and MGM (Hollywood's biggest studio) to become the third most

profitable film studio. While Zanuck went off for eighteen months' war service, junior partner William Goetz

kept profits high by going for light entertainment. The studio's —

indeed the industry's — biggest star was creamy blonde Betty Grable.

In 1942, Spyros Skouras succeeded Kent as president of the studio. Together with Zanuck, who returned in 1943, they intended to make Fox's output more serious-minded. During the next few years, with pictures like The Razor's Edge, Wilson, Gentleman's Agreement, The Snake Pit, Boomerang, and Pinky,

Zanuck established a reputation for provocative, adult films. Fox also

specialized in adaptations of best-selling books such as Ben Ames Williams' Leave Her to Heaven (1945), starring Gene Tierney, which was the highest-grossing Fox film of the 1940s. Fox also produced film versions of Broadway musicals, including the Rodgers and Hammerstein films, beginning with the musical version of State Fair, the only work that the famous team wrote especially for films, in 1945, and continuing years later with Carousel in 1956, The King and I, and The Sound of Music. They also made the 1958 film version of South Pacific. Fox released B pictures made by producers Edward L. Alperson from the mid-1940s and Robert L. Lippert (Regal and later Associated Pictures Inc.) in the mid 50s.

After the war, and with the advent of television, audiences slowly drifted away. Twentieth Century Fox held on to its theaters until a court-mandated divorce - they were spun off as Fox National Theaters in 1953. That year, with attendance at half the 1946 level, Twentieth Century Fox gambled on an unproven gimmick. Noting that the two film sensations of 1952 had been Cinerama, which required three projectors to fill a giant curved screen, and "Natural Vision" 3D, which got its effects of depth by requiring the use of polarized glasses, Fox mortgaged its studio to buy rights to a French anamorphic projection system which gave a slight illusion of depth without glasses. President Spyros Skouras struck a deal with the inventor Henri Chrétien, leaving the other film studios empty-handed, and in 1953 introduced CinemaScope in the studio's ground-breaking feature film The Robe.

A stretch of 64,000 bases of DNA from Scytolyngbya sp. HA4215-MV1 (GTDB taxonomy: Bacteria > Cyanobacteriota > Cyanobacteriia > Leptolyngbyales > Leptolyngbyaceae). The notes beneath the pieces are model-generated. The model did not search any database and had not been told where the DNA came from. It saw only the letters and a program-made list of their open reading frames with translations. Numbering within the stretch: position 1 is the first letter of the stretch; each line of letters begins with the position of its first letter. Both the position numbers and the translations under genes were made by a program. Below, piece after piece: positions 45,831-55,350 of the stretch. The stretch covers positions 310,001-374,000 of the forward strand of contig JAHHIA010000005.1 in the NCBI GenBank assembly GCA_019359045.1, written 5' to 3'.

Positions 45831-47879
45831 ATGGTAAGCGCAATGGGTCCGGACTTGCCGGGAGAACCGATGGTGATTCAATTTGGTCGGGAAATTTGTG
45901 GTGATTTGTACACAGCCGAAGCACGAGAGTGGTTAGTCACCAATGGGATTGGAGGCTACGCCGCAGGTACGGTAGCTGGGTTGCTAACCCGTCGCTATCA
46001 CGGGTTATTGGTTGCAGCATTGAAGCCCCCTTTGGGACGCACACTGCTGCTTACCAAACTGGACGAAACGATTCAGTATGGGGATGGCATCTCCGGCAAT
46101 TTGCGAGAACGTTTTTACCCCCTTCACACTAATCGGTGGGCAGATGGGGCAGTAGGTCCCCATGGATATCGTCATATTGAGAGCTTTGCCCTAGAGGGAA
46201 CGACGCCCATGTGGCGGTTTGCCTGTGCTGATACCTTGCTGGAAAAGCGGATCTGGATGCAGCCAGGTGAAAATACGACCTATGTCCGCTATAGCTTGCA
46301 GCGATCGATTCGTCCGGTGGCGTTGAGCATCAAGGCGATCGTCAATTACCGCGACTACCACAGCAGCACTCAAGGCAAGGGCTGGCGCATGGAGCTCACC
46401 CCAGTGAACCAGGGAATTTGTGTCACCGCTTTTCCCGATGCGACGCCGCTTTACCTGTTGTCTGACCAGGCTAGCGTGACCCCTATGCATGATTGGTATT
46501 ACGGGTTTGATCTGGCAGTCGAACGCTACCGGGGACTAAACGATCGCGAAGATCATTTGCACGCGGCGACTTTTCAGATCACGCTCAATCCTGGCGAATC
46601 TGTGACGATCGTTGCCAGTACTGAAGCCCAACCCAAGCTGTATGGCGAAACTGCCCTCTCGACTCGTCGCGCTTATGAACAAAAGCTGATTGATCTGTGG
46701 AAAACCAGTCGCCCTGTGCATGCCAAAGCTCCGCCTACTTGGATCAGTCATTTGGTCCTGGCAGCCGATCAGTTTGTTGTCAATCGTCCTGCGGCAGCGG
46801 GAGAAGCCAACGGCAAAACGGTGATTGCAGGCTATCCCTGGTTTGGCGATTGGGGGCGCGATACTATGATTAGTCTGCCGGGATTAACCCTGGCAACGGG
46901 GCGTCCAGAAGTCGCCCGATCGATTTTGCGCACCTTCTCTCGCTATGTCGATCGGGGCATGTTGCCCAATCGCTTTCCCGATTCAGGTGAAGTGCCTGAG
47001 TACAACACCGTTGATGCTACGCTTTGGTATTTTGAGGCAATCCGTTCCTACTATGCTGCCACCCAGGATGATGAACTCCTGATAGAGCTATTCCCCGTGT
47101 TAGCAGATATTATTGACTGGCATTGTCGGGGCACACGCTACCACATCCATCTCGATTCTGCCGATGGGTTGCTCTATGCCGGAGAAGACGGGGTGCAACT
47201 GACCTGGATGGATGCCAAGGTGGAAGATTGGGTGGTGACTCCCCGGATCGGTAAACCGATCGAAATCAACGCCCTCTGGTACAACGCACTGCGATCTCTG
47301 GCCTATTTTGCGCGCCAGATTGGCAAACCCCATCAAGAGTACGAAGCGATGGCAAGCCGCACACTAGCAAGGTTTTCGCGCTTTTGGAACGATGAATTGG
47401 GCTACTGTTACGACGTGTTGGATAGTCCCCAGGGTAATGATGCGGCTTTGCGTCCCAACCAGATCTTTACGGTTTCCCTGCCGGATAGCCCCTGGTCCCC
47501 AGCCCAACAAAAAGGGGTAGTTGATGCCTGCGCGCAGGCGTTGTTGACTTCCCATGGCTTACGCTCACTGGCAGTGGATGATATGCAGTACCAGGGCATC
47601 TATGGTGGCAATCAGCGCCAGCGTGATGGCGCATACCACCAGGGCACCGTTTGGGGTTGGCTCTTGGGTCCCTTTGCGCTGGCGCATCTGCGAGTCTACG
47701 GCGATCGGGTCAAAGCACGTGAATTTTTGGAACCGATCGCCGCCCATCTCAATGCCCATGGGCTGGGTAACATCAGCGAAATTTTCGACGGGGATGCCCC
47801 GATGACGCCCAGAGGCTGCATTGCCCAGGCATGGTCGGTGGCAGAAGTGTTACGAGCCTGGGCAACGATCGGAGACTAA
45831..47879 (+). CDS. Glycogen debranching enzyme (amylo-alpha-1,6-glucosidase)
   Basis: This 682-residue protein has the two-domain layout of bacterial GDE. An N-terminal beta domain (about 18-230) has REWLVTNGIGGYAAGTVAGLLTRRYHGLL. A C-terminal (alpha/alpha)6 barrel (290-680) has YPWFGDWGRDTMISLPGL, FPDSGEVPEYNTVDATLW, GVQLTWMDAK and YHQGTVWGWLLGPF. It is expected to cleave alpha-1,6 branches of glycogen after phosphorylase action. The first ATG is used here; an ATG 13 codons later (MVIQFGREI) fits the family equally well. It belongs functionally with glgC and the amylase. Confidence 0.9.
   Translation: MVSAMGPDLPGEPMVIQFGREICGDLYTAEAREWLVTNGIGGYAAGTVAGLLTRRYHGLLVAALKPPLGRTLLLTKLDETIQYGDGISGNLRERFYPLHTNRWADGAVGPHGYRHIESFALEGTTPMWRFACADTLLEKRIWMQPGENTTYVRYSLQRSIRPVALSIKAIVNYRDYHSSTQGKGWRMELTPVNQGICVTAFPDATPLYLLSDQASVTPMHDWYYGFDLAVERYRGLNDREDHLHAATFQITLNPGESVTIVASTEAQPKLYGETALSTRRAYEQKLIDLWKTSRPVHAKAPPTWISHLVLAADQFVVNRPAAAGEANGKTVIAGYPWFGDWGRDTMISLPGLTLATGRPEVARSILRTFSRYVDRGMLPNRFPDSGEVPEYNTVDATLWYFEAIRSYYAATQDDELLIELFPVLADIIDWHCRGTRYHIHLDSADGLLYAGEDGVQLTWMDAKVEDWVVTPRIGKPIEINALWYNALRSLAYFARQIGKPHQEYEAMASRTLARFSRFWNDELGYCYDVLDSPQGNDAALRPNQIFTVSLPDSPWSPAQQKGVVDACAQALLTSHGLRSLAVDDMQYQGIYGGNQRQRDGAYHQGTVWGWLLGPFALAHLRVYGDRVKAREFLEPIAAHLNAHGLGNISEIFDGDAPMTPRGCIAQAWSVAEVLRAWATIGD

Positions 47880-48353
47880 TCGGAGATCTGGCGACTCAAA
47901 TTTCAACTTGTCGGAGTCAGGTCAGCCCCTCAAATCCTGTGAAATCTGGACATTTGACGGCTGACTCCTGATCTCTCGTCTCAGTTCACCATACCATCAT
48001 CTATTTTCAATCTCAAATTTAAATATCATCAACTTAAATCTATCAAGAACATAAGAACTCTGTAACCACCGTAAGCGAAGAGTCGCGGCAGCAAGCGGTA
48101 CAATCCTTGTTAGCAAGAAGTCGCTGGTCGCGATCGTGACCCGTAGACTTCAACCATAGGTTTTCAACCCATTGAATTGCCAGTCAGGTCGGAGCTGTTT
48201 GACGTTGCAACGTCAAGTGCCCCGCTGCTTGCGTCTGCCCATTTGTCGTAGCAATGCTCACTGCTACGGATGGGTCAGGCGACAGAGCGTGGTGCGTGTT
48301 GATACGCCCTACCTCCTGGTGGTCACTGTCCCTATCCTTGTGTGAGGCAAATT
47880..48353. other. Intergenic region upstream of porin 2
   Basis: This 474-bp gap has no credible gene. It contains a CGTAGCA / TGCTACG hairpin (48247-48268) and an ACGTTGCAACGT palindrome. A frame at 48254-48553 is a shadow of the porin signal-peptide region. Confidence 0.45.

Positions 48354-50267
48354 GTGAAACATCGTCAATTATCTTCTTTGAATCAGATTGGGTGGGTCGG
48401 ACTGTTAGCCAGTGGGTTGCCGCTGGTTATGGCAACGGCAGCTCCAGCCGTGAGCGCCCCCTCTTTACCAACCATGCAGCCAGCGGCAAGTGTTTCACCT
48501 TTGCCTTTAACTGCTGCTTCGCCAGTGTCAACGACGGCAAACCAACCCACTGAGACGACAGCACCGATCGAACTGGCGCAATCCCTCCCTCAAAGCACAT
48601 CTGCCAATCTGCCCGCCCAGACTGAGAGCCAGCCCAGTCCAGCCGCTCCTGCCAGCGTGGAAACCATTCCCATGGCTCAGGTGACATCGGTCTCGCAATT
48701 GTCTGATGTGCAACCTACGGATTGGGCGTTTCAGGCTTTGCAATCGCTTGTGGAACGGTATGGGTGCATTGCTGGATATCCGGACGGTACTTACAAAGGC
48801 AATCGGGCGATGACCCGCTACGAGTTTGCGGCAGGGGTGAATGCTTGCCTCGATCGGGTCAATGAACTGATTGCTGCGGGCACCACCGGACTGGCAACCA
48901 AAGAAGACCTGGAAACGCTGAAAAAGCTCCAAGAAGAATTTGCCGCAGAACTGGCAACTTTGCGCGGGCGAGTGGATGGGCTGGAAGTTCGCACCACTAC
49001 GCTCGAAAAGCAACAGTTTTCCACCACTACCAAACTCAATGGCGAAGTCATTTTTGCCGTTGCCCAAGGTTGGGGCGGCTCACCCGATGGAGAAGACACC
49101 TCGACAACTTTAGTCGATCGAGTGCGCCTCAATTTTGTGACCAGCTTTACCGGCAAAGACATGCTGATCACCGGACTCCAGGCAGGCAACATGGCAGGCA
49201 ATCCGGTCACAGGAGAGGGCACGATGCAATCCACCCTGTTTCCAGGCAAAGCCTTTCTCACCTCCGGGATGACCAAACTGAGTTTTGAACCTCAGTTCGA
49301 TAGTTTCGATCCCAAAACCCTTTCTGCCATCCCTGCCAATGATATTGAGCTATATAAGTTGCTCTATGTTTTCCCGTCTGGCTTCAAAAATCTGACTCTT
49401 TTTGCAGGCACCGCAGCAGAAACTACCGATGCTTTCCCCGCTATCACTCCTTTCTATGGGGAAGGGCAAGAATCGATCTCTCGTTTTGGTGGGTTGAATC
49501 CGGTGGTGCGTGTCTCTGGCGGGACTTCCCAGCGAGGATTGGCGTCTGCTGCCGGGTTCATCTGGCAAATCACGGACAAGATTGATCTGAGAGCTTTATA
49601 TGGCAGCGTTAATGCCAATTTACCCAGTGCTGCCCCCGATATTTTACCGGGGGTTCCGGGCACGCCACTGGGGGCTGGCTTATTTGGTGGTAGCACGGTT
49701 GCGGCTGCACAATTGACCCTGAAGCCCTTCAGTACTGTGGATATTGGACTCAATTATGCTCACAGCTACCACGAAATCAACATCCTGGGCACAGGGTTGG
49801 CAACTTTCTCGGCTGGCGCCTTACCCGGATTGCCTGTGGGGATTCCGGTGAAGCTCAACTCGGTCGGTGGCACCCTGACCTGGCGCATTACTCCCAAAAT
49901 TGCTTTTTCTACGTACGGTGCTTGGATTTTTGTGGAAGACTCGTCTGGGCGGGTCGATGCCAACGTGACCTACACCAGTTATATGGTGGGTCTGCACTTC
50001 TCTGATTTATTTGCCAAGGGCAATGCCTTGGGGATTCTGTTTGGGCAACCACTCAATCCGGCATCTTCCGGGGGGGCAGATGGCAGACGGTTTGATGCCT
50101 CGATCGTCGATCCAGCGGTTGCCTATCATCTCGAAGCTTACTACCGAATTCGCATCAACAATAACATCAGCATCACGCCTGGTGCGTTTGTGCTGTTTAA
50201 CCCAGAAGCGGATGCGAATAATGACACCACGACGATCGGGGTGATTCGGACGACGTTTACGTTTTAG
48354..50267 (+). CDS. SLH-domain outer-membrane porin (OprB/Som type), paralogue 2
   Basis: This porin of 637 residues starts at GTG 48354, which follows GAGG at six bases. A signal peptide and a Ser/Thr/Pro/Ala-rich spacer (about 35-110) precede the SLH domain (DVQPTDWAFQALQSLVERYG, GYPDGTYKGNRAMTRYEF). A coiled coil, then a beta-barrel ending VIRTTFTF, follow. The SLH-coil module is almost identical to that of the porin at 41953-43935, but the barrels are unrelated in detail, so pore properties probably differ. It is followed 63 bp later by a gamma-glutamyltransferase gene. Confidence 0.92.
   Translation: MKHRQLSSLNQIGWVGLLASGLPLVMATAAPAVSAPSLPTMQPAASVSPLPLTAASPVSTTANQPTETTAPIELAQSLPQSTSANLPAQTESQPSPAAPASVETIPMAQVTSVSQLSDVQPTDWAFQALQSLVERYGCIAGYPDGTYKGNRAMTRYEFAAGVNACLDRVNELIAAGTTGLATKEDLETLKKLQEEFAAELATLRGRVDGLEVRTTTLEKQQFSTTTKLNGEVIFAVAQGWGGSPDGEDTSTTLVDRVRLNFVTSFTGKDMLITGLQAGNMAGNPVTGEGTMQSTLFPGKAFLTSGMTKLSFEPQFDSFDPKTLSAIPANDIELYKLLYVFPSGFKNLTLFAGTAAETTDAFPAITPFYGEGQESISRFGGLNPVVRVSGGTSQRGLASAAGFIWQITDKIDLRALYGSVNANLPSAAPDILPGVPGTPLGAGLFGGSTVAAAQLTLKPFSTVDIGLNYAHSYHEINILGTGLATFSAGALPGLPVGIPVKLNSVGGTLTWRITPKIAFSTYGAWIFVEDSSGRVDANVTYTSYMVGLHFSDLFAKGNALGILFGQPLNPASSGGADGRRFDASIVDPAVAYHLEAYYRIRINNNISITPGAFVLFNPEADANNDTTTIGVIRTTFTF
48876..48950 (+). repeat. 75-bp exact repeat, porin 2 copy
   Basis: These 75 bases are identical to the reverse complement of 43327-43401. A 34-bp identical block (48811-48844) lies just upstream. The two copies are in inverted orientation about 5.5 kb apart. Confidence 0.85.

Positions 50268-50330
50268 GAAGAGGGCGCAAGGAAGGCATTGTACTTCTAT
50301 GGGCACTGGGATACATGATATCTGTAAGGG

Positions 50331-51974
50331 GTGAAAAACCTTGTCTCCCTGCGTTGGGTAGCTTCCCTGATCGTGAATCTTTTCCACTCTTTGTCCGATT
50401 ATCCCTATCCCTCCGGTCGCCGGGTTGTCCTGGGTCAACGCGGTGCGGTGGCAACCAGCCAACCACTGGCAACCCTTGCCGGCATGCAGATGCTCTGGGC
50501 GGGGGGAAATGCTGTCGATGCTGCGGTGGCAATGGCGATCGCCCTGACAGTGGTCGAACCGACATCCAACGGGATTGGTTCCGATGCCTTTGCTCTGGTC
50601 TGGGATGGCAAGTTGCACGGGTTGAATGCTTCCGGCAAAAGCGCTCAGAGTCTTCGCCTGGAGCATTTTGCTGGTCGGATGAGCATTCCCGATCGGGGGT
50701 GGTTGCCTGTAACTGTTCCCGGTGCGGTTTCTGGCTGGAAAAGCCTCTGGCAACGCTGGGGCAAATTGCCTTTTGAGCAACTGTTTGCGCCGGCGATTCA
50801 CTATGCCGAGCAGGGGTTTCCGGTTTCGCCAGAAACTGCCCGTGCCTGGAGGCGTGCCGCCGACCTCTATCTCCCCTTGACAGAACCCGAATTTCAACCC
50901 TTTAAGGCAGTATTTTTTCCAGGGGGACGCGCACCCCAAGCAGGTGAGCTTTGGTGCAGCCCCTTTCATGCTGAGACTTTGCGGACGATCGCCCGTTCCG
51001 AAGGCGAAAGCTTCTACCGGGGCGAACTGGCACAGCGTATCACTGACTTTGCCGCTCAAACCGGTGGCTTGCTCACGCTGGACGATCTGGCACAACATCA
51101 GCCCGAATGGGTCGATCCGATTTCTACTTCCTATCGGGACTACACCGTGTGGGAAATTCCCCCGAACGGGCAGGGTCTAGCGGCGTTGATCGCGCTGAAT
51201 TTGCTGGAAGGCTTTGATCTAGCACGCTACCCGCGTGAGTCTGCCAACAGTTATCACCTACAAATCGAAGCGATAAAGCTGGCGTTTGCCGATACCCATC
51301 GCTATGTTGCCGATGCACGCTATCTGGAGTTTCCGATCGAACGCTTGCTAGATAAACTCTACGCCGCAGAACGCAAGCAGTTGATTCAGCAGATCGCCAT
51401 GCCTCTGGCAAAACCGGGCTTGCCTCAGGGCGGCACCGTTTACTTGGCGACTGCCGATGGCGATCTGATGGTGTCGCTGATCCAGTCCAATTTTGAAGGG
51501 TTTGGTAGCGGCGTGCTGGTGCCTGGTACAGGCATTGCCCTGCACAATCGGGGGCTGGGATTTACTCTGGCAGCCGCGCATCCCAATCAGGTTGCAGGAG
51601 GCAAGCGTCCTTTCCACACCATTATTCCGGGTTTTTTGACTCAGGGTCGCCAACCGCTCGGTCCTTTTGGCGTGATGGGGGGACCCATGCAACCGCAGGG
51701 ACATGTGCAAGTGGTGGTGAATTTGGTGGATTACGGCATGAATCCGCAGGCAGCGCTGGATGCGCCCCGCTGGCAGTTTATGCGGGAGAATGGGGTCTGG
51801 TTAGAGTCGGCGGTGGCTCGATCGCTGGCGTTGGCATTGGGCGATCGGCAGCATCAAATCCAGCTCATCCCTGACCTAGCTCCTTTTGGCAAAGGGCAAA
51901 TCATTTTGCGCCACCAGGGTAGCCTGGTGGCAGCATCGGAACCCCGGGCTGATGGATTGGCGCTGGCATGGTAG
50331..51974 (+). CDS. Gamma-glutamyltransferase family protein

The success of The Robe was so massive that in February 1953 Zanuck announced that henceforth all Fox pictures would be made in CinemaScope. To convince theater owners to install this new process, Fox agreed to help pay conversion costs (about $25,000 per screen); and to ensure enough product, Fox gave access to CinemaScope to any rival studio choosing to use it. Seeing the box-office for the first two CinemaScope features, The Robe and How to Marry a Millionaire, Warner Bros., MGM, Universal Pictures (then known as Universal-International), Columbia Pictures and Disney quickly adopted the process. In 1956 Fox engaged Robert Lippert to establish a subsidiary company, Regal Pictures, later Associated Producers Incorporated to film B pictures in CinemaScope (but "branded" RegalScope).

CinemaScope brought a brief up-turn in attendance, but by 1956 the numbers again began to slide. That year Darryl Zanuck announced his resignation as head of production. Zanuck moved to Paris, setting up as an independent producer; he did not set foot in California again for twenty years.

Production and financial problems Edit

Zanuck's successor, producer Buddy Adler, died a year later. President Spyros Skouras brought in a series of production executives, but none had Zanuck's success. By the early 1960s Fox was in trouble. A new version of Cleopatra had begun in 1959 with Joan Collins in the lead. As a publicity gimmick, producer Walter Wanger offered one million dollars to Elizabeth Taylor if she would star; she accepted, and costs for Cleopatra began to escalate, aggravated by Richard Burton's

on-set romance with Taylor, the surrounding media frenzy, and Skouras'

selfish preferences and inexperienced micromanagement on the film's production. Not even his showmanship made up for his considerable lack of filmmaking in speeding up production on Cleopatra.